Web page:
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Wednesday, January 30, 2019

Liberty County Minority Chamber in Georgia Changes Its Name and Goes Coastal

Sabrina Newby, CEO of Liberty County Minority Chamber

Sabrina Newby, CEO of Liberty County Minority Chamber of Commerce

Nationwide — CEO of the Liberty County Minority Chamber, Sabrina Newby, has announced that the organization has changed its name to the Coastal Georgia Minority Chamber to serve the Coastal Georgia business communities.

“The change kicked off our new year in how we are directing our chamber. We want to be present and accessible in the counties that either our members reside, have businesses or where there has shown a strong interest in our chamber,” Coastal Georgia Minority Chamber, CEO, Sabrina Newby said.

The Coastal Georgia Minority Chamber will now serve Effingham County all the way to the southernmost county in Georgia, Charlton County. The change began when the chamber started receiving potential chamber members from other parts of the coast as well as the state of Georgia.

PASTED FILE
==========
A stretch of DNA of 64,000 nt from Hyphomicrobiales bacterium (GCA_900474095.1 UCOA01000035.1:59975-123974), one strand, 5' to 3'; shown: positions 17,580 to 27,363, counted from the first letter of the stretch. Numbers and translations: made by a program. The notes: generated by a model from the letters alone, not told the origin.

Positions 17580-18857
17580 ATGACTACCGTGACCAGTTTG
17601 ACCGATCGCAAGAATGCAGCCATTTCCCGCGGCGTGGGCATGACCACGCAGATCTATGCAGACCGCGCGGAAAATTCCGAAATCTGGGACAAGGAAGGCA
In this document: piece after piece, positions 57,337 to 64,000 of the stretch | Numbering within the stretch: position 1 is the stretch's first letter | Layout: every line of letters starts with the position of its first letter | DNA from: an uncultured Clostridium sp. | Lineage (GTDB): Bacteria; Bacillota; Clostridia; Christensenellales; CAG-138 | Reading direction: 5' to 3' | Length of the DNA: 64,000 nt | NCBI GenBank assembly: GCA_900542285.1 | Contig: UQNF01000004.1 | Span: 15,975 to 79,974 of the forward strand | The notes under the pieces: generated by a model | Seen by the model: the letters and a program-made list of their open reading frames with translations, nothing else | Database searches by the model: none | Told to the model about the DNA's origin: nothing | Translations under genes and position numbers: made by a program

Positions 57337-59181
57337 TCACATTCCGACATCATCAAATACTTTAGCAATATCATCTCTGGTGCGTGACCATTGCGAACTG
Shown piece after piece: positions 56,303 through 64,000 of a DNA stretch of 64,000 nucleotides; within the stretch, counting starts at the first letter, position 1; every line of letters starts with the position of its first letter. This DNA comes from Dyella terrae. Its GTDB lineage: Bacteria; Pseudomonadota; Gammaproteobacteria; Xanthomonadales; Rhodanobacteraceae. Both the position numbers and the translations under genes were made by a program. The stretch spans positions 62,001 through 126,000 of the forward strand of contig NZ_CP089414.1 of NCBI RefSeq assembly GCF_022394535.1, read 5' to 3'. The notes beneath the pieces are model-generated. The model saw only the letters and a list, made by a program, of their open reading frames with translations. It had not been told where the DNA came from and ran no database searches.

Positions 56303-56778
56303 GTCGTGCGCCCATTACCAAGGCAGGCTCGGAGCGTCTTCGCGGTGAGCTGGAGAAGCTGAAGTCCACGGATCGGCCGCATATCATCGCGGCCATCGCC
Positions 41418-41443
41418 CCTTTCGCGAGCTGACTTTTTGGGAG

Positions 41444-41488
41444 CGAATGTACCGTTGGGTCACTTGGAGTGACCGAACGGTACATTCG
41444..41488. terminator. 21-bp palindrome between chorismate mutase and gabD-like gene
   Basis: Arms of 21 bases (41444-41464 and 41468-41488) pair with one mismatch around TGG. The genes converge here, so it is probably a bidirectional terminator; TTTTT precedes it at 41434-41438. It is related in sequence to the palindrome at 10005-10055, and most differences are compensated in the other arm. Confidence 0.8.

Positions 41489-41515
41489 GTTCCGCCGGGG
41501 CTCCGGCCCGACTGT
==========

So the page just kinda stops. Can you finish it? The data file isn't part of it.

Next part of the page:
“We want the chamber to be all-inclusive and equally building for both minority-owned businesses and non-minority owned businesses because at the end of the day, supporting each other is how small businesses and communities thrive,” Newby said.

The LCMC was first implemented in Liberty County in 2016. The chamber was started to bring minority businesses and entrepreneurs together to establish improvement in the socio-economic structure in the Liberty County Business Community.

“We’ve had challenges, but one of the things I understand is people are afraid of what they don’t understand,” Newby said. “Fortunately, we have dealt with those challenges and continued to overcome them.”

In August 2018, the LCMC launched the One Community Initiative to assist minority parents in guiding their children to high levels of success through business and education. The initiative not only teaches financial literacy but it helps students in finding their interest and placing them in the hands of business mentors. “The Liberty County Minority Chamber is no different from a Jewish, Hispanic, Native American or LGBTQ Chamber in America. Special interest groups and resources are becoming the norm,” Newby said. “And, when they wander into uncharted territory, we understand that people may be a bit uncomfortable; therefore, it takes time to develop. We are here to enhance what’s already in place, not take anything away, but we also understand that some folks are afraid of change, but ultimately, that’s how we grow.”

For more details, visit www.libertycountymc.org

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